Miss Riverton: Social Media Use for Teens Needs to be Limited

miss-riverton-social-media-webBy Molly Johnson

RIVERTON, UT - Miss Riverton, Gabrielle (Gabby) Hindoain, has been working hard to bring awareness to an issue that will positively impact the lives of Riverton junior high aged youth and their families: social media use.

"When I was younger...I thought, 'Oh Wow, I wish I was prettier, good looking or healthier like them.' And you feel bad about yourself, and that’s too bad because I know so many beautiful kids that are amazing and gorgeous and they don't realize it because they don't match up to these photoshopped people," said Miss Riverton Gabby Hindoain. "We need to get them to spend time away from social media so that they are less affected and have less exposure to those photos and get away from that feeling and work on being their natural beautiful selves which is kind of learning a little more self-love."

Hindoain reports that studies show a ripple effect of the junior high age range in the United States. The statistics show that 75 percent of teens have phone access, of that 75 percent, 94 percent of them have social media accounts. From that 94 percent, 20 percent have depression which is directly related to social media use.

Social media news feeds are tangled with advertisements targeted to location, gender, age, etc. These advertisements that teens see on their newsfeeds include sponsored clothing lines, sponsored makeup lines, and more; often using images with photoshopped people.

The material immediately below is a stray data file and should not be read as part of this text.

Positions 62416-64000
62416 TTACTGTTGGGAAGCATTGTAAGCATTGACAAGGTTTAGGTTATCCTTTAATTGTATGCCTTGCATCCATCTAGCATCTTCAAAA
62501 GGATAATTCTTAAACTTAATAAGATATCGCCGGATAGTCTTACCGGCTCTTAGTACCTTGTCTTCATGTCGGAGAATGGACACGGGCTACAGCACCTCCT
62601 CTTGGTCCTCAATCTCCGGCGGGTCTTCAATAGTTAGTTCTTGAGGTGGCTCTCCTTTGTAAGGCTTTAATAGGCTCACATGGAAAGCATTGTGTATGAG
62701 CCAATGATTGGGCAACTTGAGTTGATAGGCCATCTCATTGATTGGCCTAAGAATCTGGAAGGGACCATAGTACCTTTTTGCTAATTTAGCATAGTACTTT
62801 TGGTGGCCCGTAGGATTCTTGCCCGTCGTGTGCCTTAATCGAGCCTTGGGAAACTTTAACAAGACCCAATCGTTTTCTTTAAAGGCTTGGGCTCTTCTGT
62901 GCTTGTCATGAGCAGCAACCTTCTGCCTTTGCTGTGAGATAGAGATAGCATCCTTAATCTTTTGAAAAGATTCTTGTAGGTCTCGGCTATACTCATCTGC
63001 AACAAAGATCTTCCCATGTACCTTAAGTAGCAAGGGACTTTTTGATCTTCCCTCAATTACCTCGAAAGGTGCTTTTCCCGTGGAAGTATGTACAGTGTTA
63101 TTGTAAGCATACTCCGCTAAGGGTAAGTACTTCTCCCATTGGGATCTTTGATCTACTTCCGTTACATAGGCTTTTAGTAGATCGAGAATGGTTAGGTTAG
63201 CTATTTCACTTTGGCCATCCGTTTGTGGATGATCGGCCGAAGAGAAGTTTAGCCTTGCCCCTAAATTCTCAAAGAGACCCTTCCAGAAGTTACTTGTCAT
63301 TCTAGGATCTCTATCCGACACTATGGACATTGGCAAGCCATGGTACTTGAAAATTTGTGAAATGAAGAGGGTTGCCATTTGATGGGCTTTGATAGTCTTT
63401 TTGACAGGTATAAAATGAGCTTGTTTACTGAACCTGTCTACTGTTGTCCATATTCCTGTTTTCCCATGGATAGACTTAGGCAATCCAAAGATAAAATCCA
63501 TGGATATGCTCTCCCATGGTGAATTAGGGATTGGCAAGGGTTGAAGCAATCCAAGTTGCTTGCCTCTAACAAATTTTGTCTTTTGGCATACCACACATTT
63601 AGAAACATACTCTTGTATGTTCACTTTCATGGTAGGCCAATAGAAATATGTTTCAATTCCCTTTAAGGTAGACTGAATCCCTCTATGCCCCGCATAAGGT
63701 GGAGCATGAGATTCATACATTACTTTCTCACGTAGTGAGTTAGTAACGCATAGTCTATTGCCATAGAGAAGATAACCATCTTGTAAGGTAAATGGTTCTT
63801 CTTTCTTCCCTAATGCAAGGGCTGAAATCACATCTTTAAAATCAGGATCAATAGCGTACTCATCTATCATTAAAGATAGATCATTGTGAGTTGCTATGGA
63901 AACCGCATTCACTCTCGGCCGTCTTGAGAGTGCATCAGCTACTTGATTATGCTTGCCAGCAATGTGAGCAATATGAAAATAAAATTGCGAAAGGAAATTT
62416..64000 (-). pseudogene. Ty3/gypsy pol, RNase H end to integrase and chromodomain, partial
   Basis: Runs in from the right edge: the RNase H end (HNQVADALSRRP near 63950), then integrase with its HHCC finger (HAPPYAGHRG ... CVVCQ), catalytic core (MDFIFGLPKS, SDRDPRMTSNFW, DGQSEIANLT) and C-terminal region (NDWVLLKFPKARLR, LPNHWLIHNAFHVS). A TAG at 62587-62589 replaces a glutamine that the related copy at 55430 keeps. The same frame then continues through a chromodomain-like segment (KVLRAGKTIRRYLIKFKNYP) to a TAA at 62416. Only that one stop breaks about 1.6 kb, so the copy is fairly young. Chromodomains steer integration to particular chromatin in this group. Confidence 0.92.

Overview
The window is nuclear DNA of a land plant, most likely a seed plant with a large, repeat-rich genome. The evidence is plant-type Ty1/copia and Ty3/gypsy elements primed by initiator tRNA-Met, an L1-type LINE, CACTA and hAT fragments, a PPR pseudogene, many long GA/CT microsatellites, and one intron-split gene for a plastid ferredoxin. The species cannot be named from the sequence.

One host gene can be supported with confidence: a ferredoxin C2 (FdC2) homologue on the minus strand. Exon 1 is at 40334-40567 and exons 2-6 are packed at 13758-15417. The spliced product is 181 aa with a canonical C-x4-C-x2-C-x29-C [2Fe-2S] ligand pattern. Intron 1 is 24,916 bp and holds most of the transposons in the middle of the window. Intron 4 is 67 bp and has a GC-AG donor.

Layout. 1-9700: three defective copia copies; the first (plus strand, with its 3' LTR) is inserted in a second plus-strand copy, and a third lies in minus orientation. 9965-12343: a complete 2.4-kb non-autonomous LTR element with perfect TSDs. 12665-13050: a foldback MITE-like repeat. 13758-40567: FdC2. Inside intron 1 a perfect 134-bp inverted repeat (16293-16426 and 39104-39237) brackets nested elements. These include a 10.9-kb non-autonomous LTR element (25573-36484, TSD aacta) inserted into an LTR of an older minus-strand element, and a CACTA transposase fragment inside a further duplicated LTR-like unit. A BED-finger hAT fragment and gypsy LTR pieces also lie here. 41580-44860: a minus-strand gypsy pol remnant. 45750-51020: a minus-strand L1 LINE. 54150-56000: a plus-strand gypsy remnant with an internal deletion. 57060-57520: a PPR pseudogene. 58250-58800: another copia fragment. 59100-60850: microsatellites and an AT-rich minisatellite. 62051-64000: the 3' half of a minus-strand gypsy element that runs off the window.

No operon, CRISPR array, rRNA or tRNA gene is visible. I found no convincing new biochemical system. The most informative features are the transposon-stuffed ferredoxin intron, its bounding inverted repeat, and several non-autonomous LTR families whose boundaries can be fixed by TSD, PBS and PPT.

"It's an excessive amount of time spent on the device. So, half an hour, an hour a day, that seemed to be the sweet spot for teen mental health in terms of electronic devices,” states Jean Twenge, Professor of Psychology at San Diego State University. "At two hours a day, there was only a slightly elevated risk. And then three hours a day and beyond is where you saw the more pronounced increase in those who had at least one suicide risk factor."

Hindoain recommends that Riverton youth start by cutting their time down to one hour per day and not all at once. She encourages that youth spend a little time here and there on it and use it for positive ways. Hindoain uses social media to see what events are happening so she can plan out her day.

When asked what teens that don’t have transportation and might be ‘stuck’ inside unless someone gives them a ride should do for the summer. Hindoain recommends that teens talk to neighbors, peers and do fun things outdoors like swimming or other recreational activities.

Hindoain said "Growing up there are a lot of communication problems with that [rising generation], people my age. If there is a problem, it's always over social media or over text [that issues are handled]. There is no more face to face, and you will have a harder time communicating with people over that.”

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About Miss Riverton
Gabrielle (Gabby) Hindoain is the 2018 Miss Riverton Scholarship Pageant winner. Hindoain will be attending Utah Valley University in the fall, where she will be working toward a bachelor’s degree in dance. Her ambitions are to try out for the dance team after her first year in hopes of winning the half-tuition scholarship and chances of a lifetime. Hindoain enjoys the parades that she has been involved with as Miss Riverton. When looking back on her accomplishments as Miss Riverton, she hopes to see the growth, service opportunities and motivation to apply for future pageants down the road with Miss Utah Valley and Miss UVU. Hindoain looks forward to working with the youth in the community and families to overcome detrimental effects of social media.


Writer
Molly Johnson
Communication Intern
mjohnson@rivertoncity.com